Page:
Statement by Sweden at the UN Security Council Debate on MINUSTAH
National Statement delivered on behalf of Sweden at the United Nations Security Council Debate on the United Nations Stabilization Mission in Haiti (MINUSTAH), 18 July 2017, New York.
I associate myself with the statement that will be made by the European Union later this morning.
Let me join others in thanking Special Representative, Sandra Honoré, for her comprehensive briefing to the Council and for her and MINUSTAH's invaluable work.
Your briefing, Madam Special Representative, and the Secretary-General's report, underline the progress made in the consolidation of democracy and stability in Haiti. The restoration of constitutional order, with the inauguration of Jovenel Moïse as president, and the formation of a government under Prime Minister Lafontant, is indeed a milestone which has opened a window of opportunity for Haiti's future.
Building a better future for Haiti will take time and continued determination. In addition to progress on the political track, further judicial reform, including fighting corruption and impunity, improving access to justice, and penal reform will be crucial for Haiti's socio-economic development. These efforts will also create better conditions for private investment. Strengthening the Rule of Law, respect for Human Rights, and further strengthening the Haitian National Police Force must therefore remain top priorities. Delivering on the expectations of the Haitian people will require an inclusive process, where all actors, including national authorities, political parties, civil society and the private sector, work together to deliver the necessary reforms. Women have a key role to play. Their full, equal and effective participation is particularly important.
MINUSTAH has played a significant role in supporting the progress we are now seeing in Haiti. Its institutional memory and key resources need to be used strategically during the transition period and beyond. It is particularly important that MINUSTAH's work on gender mainstreaming and against sexual and gender based violence is not lost in the transition process. Therefore, it is essential that a strategic focus, coordination and budget for gender issues are maintained, and that adequate reporting on these matters takes place. We commend the Secretary-General for the many examples of work on gender and SGBV in the report.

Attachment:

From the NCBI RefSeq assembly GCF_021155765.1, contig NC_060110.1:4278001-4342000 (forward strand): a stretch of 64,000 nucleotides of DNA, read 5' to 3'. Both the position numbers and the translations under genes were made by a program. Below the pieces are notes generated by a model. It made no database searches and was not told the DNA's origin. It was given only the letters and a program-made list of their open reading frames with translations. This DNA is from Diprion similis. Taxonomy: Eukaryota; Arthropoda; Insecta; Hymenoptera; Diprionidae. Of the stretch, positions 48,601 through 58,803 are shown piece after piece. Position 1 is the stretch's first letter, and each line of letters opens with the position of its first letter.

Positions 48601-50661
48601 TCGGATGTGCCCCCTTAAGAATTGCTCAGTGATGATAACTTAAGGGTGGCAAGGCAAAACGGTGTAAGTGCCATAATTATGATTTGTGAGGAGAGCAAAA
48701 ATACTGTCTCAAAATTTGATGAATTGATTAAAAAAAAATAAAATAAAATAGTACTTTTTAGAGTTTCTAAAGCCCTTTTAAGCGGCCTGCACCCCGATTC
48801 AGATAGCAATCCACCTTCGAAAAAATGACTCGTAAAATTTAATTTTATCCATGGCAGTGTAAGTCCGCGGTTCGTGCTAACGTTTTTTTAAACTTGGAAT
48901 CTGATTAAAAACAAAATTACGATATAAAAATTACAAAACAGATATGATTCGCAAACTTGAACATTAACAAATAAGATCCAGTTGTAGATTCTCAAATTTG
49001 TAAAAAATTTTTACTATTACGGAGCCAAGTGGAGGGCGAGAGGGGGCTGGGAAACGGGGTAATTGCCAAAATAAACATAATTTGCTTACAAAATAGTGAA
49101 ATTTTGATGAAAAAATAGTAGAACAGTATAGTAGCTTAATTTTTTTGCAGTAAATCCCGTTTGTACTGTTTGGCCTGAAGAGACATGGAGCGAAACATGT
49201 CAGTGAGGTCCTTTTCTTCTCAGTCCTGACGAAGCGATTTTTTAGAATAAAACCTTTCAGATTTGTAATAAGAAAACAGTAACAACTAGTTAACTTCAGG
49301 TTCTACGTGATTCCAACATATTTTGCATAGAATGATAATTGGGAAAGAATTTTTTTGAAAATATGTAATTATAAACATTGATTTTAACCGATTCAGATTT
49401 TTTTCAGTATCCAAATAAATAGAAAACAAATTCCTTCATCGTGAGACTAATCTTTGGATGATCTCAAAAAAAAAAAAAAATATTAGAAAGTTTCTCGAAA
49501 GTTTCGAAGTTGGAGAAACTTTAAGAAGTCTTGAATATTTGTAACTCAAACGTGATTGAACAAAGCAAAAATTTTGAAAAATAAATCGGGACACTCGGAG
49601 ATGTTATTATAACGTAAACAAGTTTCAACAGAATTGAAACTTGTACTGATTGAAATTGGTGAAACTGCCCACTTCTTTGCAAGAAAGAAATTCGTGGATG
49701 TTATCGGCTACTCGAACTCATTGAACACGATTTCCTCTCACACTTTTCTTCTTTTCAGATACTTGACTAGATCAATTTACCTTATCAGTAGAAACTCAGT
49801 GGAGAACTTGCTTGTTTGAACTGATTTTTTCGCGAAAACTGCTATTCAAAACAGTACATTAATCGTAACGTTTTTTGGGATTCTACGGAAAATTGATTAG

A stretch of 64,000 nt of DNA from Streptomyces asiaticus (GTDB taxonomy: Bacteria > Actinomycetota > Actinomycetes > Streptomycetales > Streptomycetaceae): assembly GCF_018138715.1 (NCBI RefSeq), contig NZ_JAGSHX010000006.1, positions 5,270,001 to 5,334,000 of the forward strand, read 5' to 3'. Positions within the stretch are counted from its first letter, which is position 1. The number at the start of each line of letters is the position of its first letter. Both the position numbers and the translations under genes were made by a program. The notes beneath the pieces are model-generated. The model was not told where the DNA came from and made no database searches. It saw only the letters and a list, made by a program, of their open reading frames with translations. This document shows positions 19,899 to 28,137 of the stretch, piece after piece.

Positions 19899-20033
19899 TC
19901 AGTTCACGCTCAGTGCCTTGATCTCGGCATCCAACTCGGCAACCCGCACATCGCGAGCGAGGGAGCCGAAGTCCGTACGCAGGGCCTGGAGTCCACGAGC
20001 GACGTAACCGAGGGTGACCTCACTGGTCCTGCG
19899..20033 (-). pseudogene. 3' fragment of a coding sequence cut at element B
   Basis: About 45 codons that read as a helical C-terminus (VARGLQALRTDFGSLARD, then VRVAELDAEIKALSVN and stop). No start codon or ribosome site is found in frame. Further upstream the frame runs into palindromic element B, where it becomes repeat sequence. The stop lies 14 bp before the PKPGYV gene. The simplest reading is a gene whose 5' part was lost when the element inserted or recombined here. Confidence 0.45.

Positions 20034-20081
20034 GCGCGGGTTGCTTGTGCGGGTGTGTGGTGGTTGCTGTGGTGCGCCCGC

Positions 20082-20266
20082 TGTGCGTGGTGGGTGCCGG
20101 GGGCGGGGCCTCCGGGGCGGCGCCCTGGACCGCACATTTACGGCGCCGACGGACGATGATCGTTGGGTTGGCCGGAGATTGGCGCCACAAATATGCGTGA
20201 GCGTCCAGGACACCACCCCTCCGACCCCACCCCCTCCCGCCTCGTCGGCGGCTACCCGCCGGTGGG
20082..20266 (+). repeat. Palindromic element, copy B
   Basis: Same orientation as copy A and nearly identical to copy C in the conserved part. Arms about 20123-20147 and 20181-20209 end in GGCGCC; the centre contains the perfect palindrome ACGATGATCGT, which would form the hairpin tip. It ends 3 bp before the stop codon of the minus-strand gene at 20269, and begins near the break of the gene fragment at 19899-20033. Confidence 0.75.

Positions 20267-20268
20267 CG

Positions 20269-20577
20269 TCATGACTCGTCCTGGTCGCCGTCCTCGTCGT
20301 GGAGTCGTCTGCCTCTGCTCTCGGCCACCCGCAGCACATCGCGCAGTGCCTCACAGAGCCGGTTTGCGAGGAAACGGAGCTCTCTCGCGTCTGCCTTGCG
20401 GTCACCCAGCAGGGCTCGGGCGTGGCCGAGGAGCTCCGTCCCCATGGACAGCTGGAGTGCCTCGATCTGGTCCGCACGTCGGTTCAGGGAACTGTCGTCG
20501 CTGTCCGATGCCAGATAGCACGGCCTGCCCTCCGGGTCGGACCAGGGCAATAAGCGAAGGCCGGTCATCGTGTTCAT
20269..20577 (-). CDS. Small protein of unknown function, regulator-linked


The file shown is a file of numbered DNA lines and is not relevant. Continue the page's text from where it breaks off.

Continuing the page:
As Haiti moves forward into this new phase in its development, the partnership between the government, bilateral donors as well as the UN must also evolve. It is essential that the UN "delivers as one" in its support to national efforts. The Global Focal Point on Police, Justice and Corrections on Rule of Law could continue to play an important role in coordinating the UN in this regard. In addition, an integrated and joined up UN presence in Haiti - during and after the transition - will be needed to address the risks and drivers of instability. This includes efforts to reduce social inequalities, help spur economic growth, and strengthen trust in institutions.
Adequate planning for MINUJUSTH, the successor mission to MINUSTAH – including for the hand-over to the UN Country Team and how that Country Team is best configured – will be critical. Planning should take place in the spirit of the Sustaining Peace agenda and with a focus on long-term and inclusive development.
While the Secretary-General reports that 'Haiti appears to be on a steady path towards institutional and political stability, it is important that the UN and the Security Council remain ready to support this process. As the needs in the country change we will need to consider how best to use the different instruments in the UN toolbox to ensure peace and security and achieve sustainable peace and development.
I join others in acknowledging the concerns pertaining to cholera and sexual exploitation and abuse related to the UN presence in Haiti, which were raised during the Council's recent visit. We welcome the intensified cholera response that has resulted in a significant decline in suspected cholera cases, and we were happy to co-sponsor the General Assembly resolution in support of the Secretary-General's new approach to eradicate cholera and build resilience in Haiti. We also welcome efforts to strengthen protection from sexual exploitation and abuse and the outreach efforts described in the report. Zero tolerance towards sexual exploitation and abuse for all peacekeepers and UN staff, uniformed as well as civilian, should be the only acceptable benchmark. Victims need to be protected, assisted and provided with the necessary rehabilitation, while perpetrators must be brought to justice.
To conclude, the progress that Haiti has seen could not have been achieved without the resilience, strength and determination of the Haitian people. Sweden will remain a committed partner for Haiti as it continues on this new chapter in its development.